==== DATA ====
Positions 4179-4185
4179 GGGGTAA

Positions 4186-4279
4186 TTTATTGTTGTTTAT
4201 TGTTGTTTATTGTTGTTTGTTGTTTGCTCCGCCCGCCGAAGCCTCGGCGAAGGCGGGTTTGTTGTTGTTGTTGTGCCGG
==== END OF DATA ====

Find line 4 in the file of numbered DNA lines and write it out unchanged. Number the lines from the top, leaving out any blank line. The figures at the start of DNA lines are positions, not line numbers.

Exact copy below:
4186 TTTATTGTTGTTTAT